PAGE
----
Tuesday, February 14, 2012

Shroud of Despondency - Pine (2012)

As with the two previous Shroud of Despondency albums I've encountered, Pine drags its listener into an emotional, conceptual journey which spans the realms of thriving nature and a cold, final death. The simple and almost surreal cover hints at obscured, rustic scenery, and the band does a good job of culling this through the evocative songwriting, whereas the 2011 album Dark Meditations in Monastic Seclusion lived up to its cave-like faceplate. But the real strength of this Midwest entity is its songwriting, a rare ability to thread creative melodies and dynamics into their tracks that keep the listener affixed throughout. the experience Rory Heikkila never got the memo that underground black metal be dull, repetitious and entirely redundant, so there's a subtext of hopeful craftmanship here reminiscent of an Agalloch or Cormorant, only I like Shroud's music much more.

The acoustic intro to this thing: "Winged Seed in the Breeze", the first of the four "Wanderlust" instrumentals on the album, is utterly brilliant. Low, brooding effects and crackling leaf sounds in a steady, subdued wind help the plucky clean guitar passage win its way deep into the solemnity of the autumn spirit. It's successors more or less continue the same texture and atmosphere, but each layers in something different: narrative samples, pianos or added guitar effects. They go a long way to break up the heavier tunes and grant the album a consistent center, almost as if they were beckoning the audience with a brief meditative focus before drowning he or she back into the sinister strides of harrowing blasts and the vicious black rasping. Yet, these longing ligaments and lamentations would mean nothing if the meat of the metal wasn't also so effective...

What you'll first notice is just how much effort is placed in the construction of the guitars. Take the first barn burner, "Overshadow" and you'll experience all manner of careening, ascending and descending melodies and dynamic fluctuations where they cycle from blasted, Swedish style melodic death circa Dissection to chugging alongside a raunchy tone with guttural vocals in the bridge, to an almost psychedelic, swirling climax. Don't get too attached to any one aesthetic, because then the next track "New Trees" opens with excellent, surgical death metal riffing and teensy sweeps which inevitably lead to the glorious, mystical lead melodies of its own bridge. No two tunes here are exactly alike, for example "Half Opens Gates" is a melodic black doom epic with loads of atmospheric guitar crescendos, while "Light Words, Dark Graves" is an almost grinding black/death surge. Hell, closer "The Unchaining of an Animal" is pure guitar folk with clean, layered vocals...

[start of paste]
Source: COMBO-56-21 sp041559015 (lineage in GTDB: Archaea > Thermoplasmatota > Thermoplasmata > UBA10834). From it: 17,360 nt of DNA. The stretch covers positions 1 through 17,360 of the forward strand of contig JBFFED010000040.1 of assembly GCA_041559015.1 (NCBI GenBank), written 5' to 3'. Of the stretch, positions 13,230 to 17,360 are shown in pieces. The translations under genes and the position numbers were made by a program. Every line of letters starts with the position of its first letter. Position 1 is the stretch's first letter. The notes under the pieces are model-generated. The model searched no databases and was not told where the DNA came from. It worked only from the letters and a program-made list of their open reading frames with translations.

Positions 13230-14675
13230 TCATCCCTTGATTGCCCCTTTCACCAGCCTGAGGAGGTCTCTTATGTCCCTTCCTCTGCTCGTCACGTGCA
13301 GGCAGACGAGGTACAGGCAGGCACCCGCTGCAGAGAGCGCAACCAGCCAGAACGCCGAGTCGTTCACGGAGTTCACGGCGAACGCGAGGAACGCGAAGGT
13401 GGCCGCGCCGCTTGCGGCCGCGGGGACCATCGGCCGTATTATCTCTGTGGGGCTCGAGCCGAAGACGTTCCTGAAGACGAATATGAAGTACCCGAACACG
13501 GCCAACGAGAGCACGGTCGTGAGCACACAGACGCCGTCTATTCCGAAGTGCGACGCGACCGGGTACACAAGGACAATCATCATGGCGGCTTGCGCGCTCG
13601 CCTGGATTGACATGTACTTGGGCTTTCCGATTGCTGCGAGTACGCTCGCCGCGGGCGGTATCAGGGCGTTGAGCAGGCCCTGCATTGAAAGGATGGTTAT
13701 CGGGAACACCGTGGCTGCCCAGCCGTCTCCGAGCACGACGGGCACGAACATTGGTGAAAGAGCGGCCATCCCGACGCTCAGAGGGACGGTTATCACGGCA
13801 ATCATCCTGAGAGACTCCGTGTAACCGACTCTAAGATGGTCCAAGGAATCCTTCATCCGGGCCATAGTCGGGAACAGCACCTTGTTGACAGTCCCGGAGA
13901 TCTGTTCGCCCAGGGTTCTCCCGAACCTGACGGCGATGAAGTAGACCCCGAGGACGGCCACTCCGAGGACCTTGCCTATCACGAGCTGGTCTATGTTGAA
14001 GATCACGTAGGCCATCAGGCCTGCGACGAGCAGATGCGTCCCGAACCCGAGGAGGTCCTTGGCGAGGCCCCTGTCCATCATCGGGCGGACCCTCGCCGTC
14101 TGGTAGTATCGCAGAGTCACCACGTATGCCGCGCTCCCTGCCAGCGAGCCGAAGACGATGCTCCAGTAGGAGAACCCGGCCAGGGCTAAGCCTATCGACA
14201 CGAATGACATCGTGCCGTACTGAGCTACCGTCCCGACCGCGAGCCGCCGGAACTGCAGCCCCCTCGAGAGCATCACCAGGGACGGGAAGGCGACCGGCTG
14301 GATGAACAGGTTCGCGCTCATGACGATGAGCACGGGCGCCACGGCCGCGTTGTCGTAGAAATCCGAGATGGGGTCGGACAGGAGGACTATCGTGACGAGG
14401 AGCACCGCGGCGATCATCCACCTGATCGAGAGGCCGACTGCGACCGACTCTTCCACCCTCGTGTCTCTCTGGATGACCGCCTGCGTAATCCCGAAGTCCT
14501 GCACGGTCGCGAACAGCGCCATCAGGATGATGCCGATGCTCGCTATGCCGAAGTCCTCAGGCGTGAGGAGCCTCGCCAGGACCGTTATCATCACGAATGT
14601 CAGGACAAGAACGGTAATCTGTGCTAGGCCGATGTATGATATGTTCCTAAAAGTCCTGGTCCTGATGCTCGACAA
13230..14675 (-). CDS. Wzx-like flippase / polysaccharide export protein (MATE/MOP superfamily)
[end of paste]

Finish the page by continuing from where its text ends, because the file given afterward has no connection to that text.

Pine might very well have turned into some scattershot assembly of ideas with poor execution, but strangely enough it all seems to come together in this rural tapestry of regrets. The mix of the music is subdued, underground and independent yet maintains the complete clarity of a more professionally budgeted effort. The lyrics are paeans to nature and depression loaded with tasteful, simple prose, almost like a black metal Faulkner, and the ability of the musicians knows no real bounds. I wouldn't say this was perfect, if only because I feel I need to be in a specific mood to immerse myself in its sorrowed boughs, and despite it's many strengths the individual songs are not always the most memorable out there. However, I enjoyed it more than either of their previous full-length efforts, and its talent and vision are indisputable. Fans of the well-liked, aforementioned Agalloch and Cormorant, or Minnesota's Obsequiae, or hell, even the first two Opeth records (Orchid and Morningrise), where they were writing in a more rustic vein with lots of acoustic appeal, should snap this right up.

Verdict: Win [8/10] (from the footsteps and the ashes)


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